She also says that she was able to experiment more freely and was opened up to “new ways of thinking and making, learning through the workshops conducted by my peers”. “I will continue to explore the new forms and materials that we were exposed to during the residency, and to collaborate with other disciplines in the creation of new works,” says Joanne.
Lecturer in Design Communication Vicente Delgado, not only appreciated the opportunity to explore new areas of art practice during the residency, he also enjoyed the time he was able to spend with his fellow artists.
“Residencies are always different and dependent on the conditions, environments and people that you work with. One thing that I noticed during this residency is the fun we had, the companionship was very easy and that is very important for any kind of creative activity,” Vincente explains.
Already a fan of Dubuffet, Vicente, was heartened to be able to focus on the similarities and differences in their art, but was also influenced by movement: “One of the influences from the residency was that we were constantly in movement and that was a big part that contributed to the shape my work took. This residency also opened up a lot of possibilities for collaborations with each other in the residency.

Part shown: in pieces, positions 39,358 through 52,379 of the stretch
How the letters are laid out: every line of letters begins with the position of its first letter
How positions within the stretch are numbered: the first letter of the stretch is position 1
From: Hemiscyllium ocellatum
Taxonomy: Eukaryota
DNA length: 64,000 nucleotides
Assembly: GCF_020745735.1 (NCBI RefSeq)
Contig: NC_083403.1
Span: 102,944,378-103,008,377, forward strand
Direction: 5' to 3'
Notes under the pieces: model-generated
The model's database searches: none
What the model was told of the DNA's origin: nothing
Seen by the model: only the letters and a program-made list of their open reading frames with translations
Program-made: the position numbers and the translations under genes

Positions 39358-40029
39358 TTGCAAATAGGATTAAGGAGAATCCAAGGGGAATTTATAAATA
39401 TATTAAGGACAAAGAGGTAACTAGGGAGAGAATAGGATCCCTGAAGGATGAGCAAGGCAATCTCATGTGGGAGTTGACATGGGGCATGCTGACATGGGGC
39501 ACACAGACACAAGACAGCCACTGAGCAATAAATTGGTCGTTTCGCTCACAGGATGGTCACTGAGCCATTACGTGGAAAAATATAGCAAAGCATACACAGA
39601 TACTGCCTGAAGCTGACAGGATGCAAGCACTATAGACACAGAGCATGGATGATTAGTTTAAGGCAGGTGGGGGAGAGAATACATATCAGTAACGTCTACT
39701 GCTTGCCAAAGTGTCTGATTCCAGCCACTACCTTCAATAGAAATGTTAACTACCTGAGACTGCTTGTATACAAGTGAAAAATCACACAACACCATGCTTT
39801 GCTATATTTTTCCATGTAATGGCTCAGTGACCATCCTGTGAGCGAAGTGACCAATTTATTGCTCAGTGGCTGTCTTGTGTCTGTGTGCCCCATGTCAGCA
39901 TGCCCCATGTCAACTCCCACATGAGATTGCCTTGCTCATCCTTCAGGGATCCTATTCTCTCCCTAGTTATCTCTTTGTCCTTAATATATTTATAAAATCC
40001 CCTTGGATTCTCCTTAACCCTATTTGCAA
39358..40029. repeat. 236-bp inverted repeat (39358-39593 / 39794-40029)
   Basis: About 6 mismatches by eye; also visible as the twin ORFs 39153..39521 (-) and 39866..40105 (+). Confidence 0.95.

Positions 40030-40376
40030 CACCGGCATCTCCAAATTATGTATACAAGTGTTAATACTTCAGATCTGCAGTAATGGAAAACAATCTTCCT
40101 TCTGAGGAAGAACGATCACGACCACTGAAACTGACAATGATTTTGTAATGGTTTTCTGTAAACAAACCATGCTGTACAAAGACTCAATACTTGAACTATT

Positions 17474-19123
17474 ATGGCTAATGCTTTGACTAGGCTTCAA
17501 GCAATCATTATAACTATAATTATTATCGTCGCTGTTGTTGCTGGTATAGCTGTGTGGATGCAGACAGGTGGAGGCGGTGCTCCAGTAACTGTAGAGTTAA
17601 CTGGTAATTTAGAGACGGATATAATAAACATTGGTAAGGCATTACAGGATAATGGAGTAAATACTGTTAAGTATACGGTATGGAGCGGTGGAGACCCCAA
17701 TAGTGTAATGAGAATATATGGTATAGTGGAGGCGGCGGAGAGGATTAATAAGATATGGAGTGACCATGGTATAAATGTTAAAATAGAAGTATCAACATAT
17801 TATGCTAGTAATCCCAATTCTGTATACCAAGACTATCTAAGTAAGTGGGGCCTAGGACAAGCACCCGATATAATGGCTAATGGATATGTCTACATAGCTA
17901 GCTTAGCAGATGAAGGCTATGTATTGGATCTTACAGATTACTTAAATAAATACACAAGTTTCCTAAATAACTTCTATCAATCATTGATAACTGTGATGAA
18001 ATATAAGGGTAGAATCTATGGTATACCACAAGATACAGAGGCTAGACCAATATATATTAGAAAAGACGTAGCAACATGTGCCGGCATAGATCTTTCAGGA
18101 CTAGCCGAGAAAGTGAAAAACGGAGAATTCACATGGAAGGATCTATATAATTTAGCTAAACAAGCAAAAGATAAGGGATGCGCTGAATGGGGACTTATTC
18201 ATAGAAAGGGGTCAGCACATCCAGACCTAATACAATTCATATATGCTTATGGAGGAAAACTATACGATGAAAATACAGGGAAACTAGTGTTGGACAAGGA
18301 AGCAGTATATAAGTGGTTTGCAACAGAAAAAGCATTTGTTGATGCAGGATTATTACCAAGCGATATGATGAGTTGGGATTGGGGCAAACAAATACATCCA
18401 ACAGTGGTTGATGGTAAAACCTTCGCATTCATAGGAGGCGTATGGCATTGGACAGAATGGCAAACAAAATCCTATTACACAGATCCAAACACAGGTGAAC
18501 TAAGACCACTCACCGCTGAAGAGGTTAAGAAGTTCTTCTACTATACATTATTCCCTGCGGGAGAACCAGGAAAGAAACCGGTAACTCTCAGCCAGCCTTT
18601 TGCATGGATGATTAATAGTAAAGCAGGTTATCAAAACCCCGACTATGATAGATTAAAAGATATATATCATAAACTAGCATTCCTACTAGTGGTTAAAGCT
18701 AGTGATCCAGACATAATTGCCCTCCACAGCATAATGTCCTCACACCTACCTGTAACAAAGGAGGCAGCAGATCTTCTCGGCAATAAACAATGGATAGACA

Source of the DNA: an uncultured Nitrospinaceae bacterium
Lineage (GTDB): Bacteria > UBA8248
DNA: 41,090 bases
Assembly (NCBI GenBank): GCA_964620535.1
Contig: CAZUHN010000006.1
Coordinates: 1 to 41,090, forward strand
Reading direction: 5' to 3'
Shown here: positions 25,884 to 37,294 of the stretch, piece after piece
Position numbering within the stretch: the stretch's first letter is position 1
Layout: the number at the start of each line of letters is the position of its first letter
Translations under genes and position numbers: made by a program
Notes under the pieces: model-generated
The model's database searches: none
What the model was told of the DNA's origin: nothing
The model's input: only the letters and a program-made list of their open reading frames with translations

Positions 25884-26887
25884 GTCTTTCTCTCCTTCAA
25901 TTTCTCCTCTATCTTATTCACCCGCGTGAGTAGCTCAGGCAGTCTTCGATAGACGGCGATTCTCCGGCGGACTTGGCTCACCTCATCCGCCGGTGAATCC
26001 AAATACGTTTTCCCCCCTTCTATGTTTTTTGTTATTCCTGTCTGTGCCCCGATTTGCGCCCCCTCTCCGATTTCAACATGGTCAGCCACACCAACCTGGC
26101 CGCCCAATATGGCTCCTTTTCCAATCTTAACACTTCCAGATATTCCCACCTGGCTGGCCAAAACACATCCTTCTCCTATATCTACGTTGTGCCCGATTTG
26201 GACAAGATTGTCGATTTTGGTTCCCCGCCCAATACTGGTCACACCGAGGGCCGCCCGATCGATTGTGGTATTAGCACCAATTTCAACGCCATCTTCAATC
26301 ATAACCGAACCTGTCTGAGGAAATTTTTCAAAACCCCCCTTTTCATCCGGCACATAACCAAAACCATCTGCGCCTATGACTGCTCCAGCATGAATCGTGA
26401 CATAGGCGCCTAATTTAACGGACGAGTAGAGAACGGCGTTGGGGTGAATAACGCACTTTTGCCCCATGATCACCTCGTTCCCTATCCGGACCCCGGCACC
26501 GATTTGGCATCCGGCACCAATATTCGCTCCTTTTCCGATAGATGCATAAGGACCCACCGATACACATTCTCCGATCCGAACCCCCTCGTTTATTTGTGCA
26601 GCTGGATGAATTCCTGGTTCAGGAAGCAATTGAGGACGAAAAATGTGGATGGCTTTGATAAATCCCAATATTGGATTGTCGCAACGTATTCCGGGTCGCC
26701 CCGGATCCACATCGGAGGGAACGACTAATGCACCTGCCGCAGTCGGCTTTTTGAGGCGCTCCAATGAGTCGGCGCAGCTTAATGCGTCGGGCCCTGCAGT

“This interdisciplinary residency made me realise that practises have no limits and boundaries and through meeting of practises new directions emerge. The notion of a specialism or practice in a field is a process of framing, or boundary-making, while the creative field should have no borders and demarcations,” explains Dinu Bodiciu, Programme Leader, BA(Hons) Fashion Design and Textiles and BA(Hons) Fashion Media and Industries.
“The residency enabled my work to take a direction I never imagined, namely from a method of designing and making garments to a typeface. This typeface is not following the principles a Graphic Designer would consider when generating a new font. It doesn’t follow the principles of making garments either. It is somewhere in between, a territory that breaks the boundary of disciplines as I mentioned earlier.